Humor: New Publications Guidelines

Editor’s Note: The following piece by Tom Murrell part of our collection of “classics”–articles that stand the test of time no matter how many technologies come and go.

In an effort to improve productivity by reducing the amount of time wasted by writers arguing over various issues from tools to punctuation, the following Guidelines take effect immediately.

  1. Management is sick and tired of arguments over which tool is most appropriate for document development. Therefore, henceforth all documentation will be developed in Notepad® or other simple text editor. No exceptions will be granted!
  2. Too much time is spent looking up the proper spelling of words. Henceforth all dictionary use is banned. Spell it any old way. Readers will know what you mean. (For those complaining about a loss of creativity in the workplace, this guideline should provide an appropriate outlet to redress that perceived lack.)
  3. The use of pronouns is hereby banned. Writing is much clearer when nouns are used.
  4. There is too much confusion about the meaning of acronyms and abbreviations. Henceforth do not waste time trying to figure out what acronyms or abbreviations mean. Everybody knows what they mean, and new people are expected to be stupid at first. Let them learn like we did.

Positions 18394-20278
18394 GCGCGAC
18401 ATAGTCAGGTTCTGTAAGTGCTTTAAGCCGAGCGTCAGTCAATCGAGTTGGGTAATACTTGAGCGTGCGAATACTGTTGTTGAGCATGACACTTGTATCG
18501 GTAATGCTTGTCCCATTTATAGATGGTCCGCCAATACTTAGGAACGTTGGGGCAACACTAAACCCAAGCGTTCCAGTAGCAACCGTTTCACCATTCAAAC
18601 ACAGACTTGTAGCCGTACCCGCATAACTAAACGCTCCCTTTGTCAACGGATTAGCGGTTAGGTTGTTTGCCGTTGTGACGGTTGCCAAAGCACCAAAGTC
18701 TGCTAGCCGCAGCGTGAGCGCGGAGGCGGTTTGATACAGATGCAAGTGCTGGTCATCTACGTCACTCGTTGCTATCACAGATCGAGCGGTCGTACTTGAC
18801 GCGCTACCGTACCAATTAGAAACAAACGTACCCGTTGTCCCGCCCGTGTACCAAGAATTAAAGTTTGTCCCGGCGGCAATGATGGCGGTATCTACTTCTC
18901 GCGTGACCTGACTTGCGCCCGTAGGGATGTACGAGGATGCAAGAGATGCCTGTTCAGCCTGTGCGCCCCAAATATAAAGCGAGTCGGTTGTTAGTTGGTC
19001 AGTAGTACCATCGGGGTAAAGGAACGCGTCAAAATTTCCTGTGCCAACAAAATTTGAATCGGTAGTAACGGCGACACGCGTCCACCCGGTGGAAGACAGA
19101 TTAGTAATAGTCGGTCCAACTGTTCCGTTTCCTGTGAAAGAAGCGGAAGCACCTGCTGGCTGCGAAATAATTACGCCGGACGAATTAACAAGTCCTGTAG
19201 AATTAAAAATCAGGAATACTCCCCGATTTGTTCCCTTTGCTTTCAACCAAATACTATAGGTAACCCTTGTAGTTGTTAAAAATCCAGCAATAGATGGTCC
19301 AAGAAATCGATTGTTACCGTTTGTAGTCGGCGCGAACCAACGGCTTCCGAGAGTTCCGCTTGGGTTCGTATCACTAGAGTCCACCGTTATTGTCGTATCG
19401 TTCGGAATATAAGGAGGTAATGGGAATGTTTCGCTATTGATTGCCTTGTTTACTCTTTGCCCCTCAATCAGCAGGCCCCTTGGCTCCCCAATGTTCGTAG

5. The use of graphics to enhance documentation is causing too great a productivity decrease. Writers were hired to write. Management has decided that a thousand words are easier to produce than a comparable graphic. Besides, graphics use leads to more arguments over tools, which Management abhors. (See Guideline #1)

Management sincerely hopes that these guidelines will be accepted with the spirit in which they were promulgated. Management only wishes to put an end to the constant bickering in the workplace and get some work done.

Thank you.

Tom has worked in Technical Communications for many years in a variety of industries: Process Control, Telecommunications, and Retail Credit Processing and Financial activities. Before he became a Technical Writer, Tom was a computer programmer. He has a BA in Business Administration, and both a BA and an MA in English.

Read more articles from Tom Murrell